That doesn’t mean there are not ethical issues involved.
“Mandatory vaccination should be considered only if it is necessary for, and proportionate to, the achievement of an important public health goal, like protecting the most vulnerable, protecting health system capacity, or achieving herd immunity,” says Smith.
As well, authorities must first consider whether they can achieve public health objectives through public education. There is a risk, he warns, that a vaccination mandate “could threaten public trust and lead to further (vaccine) hesitancy.”
Kerry Bowman, a professor at the Temerty Faculty of Medicine at the University of Toronto, believes mandatory vaccination may be “going too far.”
He thinks students should be encouraged to get vaccinated, and he absolutely believes they will.
The ethicist, who specializes in vaccine and equity passports, says he is not seeing “a lot of vaccine hesitancy or denial,” among students. “I think the uptake will be significant.”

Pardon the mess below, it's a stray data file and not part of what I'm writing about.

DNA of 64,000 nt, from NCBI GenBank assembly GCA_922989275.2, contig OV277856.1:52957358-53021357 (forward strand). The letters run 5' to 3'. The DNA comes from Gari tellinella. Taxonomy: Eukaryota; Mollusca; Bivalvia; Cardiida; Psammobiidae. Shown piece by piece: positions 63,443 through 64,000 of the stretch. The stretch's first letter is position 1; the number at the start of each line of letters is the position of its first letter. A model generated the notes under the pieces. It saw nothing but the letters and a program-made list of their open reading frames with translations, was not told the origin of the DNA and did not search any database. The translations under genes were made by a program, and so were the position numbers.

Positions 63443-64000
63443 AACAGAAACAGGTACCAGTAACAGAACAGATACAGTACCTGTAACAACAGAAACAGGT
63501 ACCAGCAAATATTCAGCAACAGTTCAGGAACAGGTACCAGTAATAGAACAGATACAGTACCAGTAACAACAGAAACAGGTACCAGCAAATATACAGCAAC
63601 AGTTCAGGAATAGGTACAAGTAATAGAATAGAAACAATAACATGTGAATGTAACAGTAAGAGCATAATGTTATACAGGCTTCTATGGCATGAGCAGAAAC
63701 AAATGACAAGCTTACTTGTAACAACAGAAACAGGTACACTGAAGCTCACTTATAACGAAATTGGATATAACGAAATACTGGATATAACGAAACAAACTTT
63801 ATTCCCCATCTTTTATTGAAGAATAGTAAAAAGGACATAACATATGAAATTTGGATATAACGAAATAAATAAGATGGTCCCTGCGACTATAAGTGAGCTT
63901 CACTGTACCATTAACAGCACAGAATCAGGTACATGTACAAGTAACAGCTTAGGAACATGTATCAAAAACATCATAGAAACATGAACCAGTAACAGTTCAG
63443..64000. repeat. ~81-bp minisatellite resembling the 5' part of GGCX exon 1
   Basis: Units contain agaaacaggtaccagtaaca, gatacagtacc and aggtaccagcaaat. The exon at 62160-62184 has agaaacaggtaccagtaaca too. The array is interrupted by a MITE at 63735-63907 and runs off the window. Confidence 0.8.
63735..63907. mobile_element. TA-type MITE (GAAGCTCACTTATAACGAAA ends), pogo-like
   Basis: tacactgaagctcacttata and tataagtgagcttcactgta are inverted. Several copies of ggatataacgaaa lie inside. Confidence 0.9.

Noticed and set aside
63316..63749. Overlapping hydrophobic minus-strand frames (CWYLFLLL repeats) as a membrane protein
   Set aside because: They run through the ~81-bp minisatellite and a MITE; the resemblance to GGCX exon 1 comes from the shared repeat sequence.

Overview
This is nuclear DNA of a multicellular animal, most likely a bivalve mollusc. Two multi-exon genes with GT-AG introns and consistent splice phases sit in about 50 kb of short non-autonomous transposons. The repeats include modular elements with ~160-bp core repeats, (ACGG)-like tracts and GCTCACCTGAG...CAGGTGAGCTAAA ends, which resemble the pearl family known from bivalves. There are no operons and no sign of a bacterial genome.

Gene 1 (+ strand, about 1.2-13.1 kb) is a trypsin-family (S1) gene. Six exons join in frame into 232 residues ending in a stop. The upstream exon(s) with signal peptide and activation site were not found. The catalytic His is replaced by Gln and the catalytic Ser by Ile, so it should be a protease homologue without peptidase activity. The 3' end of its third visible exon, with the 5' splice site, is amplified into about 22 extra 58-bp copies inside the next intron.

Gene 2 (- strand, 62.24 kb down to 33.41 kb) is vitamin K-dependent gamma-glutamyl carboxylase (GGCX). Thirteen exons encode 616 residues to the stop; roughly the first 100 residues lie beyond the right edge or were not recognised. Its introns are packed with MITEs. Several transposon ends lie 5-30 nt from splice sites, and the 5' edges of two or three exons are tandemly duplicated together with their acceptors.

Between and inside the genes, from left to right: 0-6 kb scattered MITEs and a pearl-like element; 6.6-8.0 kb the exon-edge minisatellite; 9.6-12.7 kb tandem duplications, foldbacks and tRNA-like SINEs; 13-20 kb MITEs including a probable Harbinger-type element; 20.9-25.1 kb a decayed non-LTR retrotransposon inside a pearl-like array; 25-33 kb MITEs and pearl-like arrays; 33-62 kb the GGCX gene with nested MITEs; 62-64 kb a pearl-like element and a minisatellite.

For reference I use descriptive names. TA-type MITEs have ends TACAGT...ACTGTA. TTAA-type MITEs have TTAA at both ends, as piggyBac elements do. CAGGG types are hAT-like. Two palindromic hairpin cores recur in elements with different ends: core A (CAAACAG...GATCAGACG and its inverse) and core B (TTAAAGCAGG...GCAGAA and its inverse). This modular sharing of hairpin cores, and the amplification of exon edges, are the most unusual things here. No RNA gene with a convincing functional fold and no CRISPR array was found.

Indeed, he believes most students “absolutely get that vaccination is not just about them, at all.” It’s about keeping others safe. Those who live in multi-generational homes get that, he says.
Prof. Smith agrees. He believes students are not just open to getting vaccinated but may actually be supportive of vaccination mandates.
“Most of them (students) also desperately want to return to in-person learning and may see vaccination mandates as a means of helping achieve that,” he says.
That said, there will be those who see a mandate as “an unjustified infringement on their liberties.”
But whose concerns about “infringements” are more important, he wonders.
Some students might see the absence of vaccination mandates on campus as an infringement on their own health because of the risks of transmission among university populations.
Though universities across Canada curtailed in-person learning on campuses for the fall and winter semesters, there have been outbreaks of COVID-19 in university dormitories, including at Western as recently as March 2.